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HomeOpinionMy Take On It: Malawians demonstrate: How did we get here?

My Take On It: Malawians demonstrate: How did we get here?

21 The remnant shall return, even the remnant of Jacob, unto the mighty God… 25 For yet a very little while, and the indignation shall cease, and mine anger in their destruction. — Isaiah 10:21, 25

In my Ngoni culture, we have a famous statement about survival that states “Not everybody dies, there’s always a remnant.” Thus, all peace-loving Malawians must salute Justice Kenyatta Nyirenda as the man of the moment.

His last-minute decision paved the way for Malawians to march and in two days vented out their anger at the error of the May 21, 2019 Tripartite elections that declared President Professor Peter Mutharika (DPP) the winner, defeating Dr. Lazarus Chakwera (MCP) and Dr. Saulos Chilima (UTM). This was despite close to 150 election anomalies that included white correction fluid tally sheets.

But even as we celebrate the demos, they also came the ugly face of destruction of property. This is bad, counter-productive, but ironically not new.

There are some demonstrators that take advantage of the large crowds, detour from the peaceful march, and start the looting. In the 1991-93 era to multi-party politics in Malawi, demonstrators marched, some looted, and in the early years, some even taunted and threatened women.

In 1994 demonstrators went on a rampage and destroyed country-wide, many buildings and structures of the Malawi Young Pioneers. In 2011, they marched, and some looters came along and looted.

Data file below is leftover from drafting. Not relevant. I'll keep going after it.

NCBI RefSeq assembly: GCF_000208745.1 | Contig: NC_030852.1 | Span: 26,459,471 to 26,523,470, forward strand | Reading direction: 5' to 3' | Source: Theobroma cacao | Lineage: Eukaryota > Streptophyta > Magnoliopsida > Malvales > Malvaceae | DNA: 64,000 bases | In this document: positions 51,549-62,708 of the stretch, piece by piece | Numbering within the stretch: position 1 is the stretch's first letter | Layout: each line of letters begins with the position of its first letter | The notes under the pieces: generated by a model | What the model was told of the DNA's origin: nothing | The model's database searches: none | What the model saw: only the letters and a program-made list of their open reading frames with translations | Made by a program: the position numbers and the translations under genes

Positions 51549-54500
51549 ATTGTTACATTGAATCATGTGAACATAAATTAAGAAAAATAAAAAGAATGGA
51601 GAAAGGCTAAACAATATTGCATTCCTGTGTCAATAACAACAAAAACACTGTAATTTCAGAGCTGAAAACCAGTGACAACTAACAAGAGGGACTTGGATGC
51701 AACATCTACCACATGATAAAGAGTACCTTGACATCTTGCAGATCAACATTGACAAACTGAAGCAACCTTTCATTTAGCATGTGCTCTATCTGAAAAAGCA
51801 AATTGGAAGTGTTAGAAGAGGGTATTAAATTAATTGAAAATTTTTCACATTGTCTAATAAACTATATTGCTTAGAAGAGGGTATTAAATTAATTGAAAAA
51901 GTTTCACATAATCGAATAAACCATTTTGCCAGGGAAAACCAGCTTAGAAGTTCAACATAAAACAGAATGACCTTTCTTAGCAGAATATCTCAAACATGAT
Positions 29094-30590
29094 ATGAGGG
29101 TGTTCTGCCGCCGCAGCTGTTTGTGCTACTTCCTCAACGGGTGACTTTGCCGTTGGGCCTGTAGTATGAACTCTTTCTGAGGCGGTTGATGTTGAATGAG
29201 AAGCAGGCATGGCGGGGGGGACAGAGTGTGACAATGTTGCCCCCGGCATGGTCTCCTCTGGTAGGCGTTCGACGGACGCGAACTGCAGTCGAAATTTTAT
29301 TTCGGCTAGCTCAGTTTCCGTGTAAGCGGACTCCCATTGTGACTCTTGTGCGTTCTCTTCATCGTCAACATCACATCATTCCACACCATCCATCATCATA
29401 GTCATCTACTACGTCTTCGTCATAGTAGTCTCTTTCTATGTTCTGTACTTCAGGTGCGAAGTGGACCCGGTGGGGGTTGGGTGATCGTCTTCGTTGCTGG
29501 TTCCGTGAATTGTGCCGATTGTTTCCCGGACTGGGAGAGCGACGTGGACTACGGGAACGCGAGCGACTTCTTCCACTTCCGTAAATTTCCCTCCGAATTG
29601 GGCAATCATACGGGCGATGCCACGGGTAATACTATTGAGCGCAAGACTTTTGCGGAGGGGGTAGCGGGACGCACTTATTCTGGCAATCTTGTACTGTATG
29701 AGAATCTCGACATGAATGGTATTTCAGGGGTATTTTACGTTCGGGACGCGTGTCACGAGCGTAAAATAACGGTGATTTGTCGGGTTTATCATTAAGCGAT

In the last 47 days the rampant looting came as did destruction of property. This includes the destruction by police of the Malawi Congress Party headquarters in Lilongwe, MEC offices in Mzuzu and elsewhere.

But it is in the events of the last two days that causes eyebrows to hit the skies, raised in wonder. Two places that have many people in doubting of as to “Whodunit,” are the vandalism of the offices of the minister of civic affairs and the former President Kamuzu Banda Mausoleum.

In the war of words and much marching and chanting, demonstrators at some point have been captured scaling high street poles, pulling  down the President’s portrait or any structure with his face on it, bringing it down, and tearing it to shreds or setting it on fire.

It is suspicious that in destroying the civic minister’s office, all is in disarray, computer discs removed, food left strewed on desktops and the floor. But stuck plonk on the wall, untouched, was the official portrait of the President Mutharika.

This is not the work of the demonstrators that have religiously flooded Malawi streets, calling for the removal of MEC chair Dr. Jane Ansah. If the vandals had been from the group of demonstrators, then the food would have been consumed and portrayed destroyed. At the very least, the portrait would have been unhinged from its hook on the wall.

The second structure is the that of former President, Dr. H. Kamuzu Banda Mausoleum, next to the Parliament Buildings in Lilongwe. Pictures of scratched headstone are making their rounds on social media.